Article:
Research by the Association of Play Industries (API) shows that parents are increasingly concerned about the shift from outdoor play to indoor screen time. API Chair Mark Hardy explores the effect the decline in public playgrounds is having on children and the role schools can play in minimising the impact
Today’s children are facing an entirely new childhood experience. Movement for many is minimal in comparison to previous generations, particularly free, unstructured outdoor play. Movement and play are essential for normal development and for children’s physical and mental health.
The API’s Nowhere To Play research in 2016 and again in 2018 showed an alarming decline in the number of public playgrounds in England. By 2020/21 there will have been a decrease in spend on play facilities of 44 per cent since 2017/18. Since 2014 local authorities have closed a total of 347 playgrounds across England.
Push and pull
The dominance of digital culture has created a strong inducement for children to stay indoors, at the same time as this dramatic and sustained reduction in public outdoor play provision. As the overwhelming majority of UK children live in urban areas, this is a dangerous cocktail; children are being ‘pulled’ indoors by screens and ‘pushed’ away from outdoor play because of the decline in public playgrounds.
Our latest research shows that parents are worried about how their children are spending their leisure time. The API commissioned a survey of 1111 parents through Mumsnet – the UK’s biggest website for parents. Parents with children aged between two and 12 were asked about their children’s screen time and outdoor play habits and the survey revealed that nine out of ten parents who were not close to a playground said that having access would make their child play outside more.
Of those with access to a playground, 61 per cent said it does make their child play outside more and over half (53 per cent) of parents said more access to playgrounds would make their child more active.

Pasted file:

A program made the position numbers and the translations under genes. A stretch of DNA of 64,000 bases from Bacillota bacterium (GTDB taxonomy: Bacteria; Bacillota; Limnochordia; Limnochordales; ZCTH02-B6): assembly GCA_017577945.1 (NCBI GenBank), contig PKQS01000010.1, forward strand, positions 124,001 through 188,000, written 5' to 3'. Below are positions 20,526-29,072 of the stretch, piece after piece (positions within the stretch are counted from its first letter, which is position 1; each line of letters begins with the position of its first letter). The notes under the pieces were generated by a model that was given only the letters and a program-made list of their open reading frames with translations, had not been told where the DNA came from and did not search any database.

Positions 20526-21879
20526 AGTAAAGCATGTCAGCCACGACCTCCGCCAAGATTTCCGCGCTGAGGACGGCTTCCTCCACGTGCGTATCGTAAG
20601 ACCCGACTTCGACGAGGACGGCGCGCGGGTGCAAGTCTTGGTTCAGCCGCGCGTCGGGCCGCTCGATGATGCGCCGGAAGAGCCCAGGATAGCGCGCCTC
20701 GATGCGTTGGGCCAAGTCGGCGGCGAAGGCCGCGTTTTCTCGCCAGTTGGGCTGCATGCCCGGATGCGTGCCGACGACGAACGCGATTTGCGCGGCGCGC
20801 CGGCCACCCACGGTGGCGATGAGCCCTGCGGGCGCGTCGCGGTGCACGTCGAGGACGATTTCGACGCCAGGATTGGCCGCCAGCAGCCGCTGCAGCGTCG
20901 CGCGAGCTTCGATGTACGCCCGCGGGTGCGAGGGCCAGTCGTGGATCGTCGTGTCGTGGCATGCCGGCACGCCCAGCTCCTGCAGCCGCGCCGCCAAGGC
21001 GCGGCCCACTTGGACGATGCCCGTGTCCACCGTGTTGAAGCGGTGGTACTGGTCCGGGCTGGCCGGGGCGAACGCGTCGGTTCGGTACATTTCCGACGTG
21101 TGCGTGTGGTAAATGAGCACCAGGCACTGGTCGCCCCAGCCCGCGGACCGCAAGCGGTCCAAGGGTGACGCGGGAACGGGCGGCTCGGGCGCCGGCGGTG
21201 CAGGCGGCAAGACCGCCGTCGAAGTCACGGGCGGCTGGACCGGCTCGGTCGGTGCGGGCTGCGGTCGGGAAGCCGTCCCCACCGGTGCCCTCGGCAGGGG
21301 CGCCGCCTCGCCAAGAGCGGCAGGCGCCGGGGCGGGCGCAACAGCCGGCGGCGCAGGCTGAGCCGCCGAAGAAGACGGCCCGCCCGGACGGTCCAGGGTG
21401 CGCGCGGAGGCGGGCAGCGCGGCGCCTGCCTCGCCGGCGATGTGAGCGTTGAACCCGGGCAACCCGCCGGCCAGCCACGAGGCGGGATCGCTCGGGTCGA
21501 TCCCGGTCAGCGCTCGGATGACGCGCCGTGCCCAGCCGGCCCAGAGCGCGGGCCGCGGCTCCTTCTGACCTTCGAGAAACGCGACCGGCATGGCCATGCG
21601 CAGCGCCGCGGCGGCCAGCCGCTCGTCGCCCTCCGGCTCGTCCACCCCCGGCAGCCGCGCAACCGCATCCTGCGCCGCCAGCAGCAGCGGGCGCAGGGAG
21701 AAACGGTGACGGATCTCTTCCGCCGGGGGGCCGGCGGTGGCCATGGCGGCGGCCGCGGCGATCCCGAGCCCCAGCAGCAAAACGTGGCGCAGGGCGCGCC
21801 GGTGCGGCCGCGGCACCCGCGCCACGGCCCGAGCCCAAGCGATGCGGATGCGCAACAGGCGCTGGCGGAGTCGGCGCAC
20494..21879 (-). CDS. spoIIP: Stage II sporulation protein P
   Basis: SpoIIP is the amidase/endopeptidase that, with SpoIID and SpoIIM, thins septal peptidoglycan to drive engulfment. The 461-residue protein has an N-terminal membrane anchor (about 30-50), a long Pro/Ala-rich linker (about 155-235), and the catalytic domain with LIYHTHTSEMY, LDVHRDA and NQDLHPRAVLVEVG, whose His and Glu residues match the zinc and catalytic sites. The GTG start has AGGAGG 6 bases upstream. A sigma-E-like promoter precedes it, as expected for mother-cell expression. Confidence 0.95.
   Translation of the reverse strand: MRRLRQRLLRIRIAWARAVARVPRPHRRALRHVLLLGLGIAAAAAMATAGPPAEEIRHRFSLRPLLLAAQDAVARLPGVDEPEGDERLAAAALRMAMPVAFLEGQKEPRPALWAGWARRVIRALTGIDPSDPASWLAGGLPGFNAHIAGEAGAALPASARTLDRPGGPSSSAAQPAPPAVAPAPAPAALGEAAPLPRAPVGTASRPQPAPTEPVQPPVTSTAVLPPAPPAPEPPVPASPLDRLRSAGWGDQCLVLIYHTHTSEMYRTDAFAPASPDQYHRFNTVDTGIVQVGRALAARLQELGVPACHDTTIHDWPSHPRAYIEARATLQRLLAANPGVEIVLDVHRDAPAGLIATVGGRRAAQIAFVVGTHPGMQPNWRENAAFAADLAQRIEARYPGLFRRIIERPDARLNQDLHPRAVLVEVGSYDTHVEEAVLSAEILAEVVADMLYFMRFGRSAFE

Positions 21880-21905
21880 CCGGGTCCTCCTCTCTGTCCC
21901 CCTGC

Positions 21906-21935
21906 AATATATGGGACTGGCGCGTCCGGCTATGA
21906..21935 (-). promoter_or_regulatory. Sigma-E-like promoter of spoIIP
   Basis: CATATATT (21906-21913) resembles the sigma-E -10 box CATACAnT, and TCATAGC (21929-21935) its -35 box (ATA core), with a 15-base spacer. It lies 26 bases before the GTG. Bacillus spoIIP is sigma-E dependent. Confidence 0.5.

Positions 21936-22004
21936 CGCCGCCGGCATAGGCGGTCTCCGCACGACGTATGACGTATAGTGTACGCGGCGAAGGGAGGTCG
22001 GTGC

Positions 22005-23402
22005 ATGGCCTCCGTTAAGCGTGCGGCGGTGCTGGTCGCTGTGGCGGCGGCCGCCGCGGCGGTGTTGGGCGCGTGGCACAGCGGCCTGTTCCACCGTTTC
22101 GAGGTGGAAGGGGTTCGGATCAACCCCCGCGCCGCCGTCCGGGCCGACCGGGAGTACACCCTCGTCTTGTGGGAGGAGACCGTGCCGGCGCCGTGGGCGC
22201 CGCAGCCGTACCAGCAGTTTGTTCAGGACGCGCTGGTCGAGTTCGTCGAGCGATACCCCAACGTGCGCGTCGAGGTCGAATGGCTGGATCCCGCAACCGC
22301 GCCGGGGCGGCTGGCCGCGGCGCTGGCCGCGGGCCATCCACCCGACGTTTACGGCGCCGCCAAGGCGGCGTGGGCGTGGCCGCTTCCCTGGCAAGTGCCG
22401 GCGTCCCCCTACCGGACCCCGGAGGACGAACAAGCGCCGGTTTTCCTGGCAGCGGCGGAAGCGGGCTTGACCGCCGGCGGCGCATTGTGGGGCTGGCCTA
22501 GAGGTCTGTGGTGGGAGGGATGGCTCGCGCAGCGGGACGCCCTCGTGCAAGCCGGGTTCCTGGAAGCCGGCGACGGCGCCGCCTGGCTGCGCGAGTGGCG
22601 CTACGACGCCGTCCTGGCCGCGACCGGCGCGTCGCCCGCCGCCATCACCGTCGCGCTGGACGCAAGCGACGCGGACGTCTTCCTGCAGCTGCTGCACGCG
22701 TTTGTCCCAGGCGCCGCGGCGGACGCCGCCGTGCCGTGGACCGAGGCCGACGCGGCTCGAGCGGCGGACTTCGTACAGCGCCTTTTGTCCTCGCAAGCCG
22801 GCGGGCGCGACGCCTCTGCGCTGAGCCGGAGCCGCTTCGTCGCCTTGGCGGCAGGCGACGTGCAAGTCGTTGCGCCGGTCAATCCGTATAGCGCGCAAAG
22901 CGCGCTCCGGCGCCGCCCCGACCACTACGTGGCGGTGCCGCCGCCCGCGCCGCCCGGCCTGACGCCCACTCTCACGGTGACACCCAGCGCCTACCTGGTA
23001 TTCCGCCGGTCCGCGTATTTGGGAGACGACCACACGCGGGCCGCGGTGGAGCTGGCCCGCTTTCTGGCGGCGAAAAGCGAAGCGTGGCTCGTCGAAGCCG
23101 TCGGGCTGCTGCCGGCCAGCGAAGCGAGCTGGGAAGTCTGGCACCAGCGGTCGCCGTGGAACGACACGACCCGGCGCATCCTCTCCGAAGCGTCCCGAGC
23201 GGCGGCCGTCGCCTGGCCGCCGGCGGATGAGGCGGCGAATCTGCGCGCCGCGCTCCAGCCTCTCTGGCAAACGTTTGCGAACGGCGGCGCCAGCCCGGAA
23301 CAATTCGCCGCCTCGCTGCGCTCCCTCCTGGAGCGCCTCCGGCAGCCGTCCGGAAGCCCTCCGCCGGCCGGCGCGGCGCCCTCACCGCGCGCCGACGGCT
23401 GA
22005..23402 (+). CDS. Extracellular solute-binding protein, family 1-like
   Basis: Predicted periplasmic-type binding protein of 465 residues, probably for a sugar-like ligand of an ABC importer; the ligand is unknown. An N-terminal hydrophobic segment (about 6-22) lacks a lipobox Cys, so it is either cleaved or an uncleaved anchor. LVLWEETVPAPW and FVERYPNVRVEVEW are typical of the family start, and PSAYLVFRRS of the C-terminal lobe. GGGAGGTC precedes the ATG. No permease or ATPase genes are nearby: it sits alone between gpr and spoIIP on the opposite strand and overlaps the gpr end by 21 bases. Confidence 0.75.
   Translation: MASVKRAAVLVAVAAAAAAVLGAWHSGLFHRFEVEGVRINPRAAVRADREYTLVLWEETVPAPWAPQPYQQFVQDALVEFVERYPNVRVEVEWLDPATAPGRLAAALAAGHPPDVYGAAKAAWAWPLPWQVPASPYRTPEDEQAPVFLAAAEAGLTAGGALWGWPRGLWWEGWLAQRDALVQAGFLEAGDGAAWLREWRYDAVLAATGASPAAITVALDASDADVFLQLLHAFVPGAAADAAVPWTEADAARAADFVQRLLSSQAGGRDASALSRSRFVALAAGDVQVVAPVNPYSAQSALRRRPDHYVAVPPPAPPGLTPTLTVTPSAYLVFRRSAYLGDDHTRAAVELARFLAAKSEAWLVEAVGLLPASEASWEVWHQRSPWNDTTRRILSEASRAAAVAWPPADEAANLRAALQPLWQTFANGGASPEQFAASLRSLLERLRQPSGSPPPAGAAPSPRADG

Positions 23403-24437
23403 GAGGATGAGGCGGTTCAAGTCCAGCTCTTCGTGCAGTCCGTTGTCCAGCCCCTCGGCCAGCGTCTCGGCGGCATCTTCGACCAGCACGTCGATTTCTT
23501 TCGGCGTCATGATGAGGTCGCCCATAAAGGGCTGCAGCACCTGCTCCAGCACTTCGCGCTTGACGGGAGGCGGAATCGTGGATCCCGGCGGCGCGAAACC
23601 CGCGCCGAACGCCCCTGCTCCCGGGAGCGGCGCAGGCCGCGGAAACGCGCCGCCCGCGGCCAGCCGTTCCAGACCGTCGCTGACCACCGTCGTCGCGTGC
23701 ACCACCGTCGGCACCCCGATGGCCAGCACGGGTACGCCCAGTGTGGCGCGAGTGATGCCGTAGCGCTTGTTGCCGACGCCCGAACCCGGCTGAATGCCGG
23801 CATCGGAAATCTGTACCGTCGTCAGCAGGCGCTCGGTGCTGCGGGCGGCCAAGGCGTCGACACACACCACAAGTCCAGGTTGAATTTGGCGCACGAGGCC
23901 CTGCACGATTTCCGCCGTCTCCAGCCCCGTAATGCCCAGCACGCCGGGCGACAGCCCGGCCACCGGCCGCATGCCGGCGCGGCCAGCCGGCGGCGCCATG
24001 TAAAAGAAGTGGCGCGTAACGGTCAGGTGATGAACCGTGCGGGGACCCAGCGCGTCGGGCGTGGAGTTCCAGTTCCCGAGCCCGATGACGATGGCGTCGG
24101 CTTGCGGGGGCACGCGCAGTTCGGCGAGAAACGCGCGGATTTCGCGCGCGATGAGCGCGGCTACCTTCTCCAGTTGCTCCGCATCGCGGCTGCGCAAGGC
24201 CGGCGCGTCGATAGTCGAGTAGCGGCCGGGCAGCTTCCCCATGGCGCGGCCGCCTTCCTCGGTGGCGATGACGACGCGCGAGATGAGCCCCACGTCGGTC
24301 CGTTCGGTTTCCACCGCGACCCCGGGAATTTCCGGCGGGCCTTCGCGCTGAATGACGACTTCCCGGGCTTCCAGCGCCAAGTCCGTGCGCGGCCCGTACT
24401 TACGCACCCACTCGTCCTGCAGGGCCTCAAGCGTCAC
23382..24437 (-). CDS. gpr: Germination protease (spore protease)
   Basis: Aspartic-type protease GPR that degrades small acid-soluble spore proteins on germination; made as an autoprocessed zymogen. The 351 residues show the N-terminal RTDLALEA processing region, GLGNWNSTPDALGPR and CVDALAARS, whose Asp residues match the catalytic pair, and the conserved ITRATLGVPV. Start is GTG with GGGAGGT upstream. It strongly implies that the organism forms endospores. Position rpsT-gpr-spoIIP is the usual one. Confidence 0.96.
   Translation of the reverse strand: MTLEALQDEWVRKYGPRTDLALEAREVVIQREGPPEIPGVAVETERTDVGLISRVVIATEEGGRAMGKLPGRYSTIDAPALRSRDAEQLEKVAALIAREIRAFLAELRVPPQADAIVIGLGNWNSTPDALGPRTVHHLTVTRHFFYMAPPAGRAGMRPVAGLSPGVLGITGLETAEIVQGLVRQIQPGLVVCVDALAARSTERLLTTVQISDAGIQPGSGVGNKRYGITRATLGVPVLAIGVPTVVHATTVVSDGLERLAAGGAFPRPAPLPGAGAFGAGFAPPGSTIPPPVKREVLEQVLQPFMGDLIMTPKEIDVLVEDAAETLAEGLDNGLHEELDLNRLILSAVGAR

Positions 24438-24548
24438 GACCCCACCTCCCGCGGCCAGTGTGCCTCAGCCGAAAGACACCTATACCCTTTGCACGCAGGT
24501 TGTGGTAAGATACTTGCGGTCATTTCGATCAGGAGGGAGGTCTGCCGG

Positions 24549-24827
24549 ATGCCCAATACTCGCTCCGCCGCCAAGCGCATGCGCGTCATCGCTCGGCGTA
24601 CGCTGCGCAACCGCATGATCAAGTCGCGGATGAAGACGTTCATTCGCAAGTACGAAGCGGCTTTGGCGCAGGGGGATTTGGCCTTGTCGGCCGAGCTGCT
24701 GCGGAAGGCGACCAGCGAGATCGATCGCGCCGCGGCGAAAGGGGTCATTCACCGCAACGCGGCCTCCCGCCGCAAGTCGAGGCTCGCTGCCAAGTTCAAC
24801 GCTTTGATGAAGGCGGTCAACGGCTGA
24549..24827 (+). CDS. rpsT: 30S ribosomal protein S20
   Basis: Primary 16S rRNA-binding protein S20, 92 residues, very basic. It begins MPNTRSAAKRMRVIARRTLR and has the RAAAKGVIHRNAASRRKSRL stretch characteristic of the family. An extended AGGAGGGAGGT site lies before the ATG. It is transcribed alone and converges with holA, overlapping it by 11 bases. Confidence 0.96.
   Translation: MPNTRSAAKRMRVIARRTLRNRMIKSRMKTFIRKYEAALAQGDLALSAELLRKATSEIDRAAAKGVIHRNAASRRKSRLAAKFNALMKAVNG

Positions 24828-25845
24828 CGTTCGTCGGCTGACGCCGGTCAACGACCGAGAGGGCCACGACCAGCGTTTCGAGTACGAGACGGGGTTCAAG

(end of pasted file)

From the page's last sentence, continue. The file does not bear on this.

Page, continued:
Almost half of them said that their child prefers screen time over other activities and almost half of those surveyed said they find it difficult to persuade their child to leave their screen. 69 per cent of parents of 10 to 12-year-olds said their children preferred screen time over other activities.
The impact on children’s health
The survey also showed that parents are worried about the impact the lack of outdoor play having on their children’s mental and physical health. 72 per cent of parents of children with health issues such as obesity said that the lack of outdoor play facilities in their area has played a role in their children’s problems.
Over a quarter of parents surveyed with children experiencing mental health problems said that the lack of outdoor play facilities in their area has played a role in their children’s difficulties. And 26 per cent of parents with children who have sleep problems say that a lack of outdoor play facilities in their area has played a role in their children’s sleep difficulties.
Children are hardwired to play. From their early years, they naturally gravitate towards movement, play, activity and fun. It is how children learn about themselves and the world around them. Without it they are missing something fundamental. However, the freedom of outdoor play is being replaced with sedentary, solitary and prolonged screen time.
In one of the most densely populated, urbanised countries in Europe, with ever-shrinking opportunities for children to play outdoors, playgrounds play a crucial role in improving children’s movement levels and, in turn, their mental and physical health. Playgrounds uniquely provide a safe, traffic-free environment in and around our towns and cities and for many children they represent their only chance for outdoor play.
Integral to childhood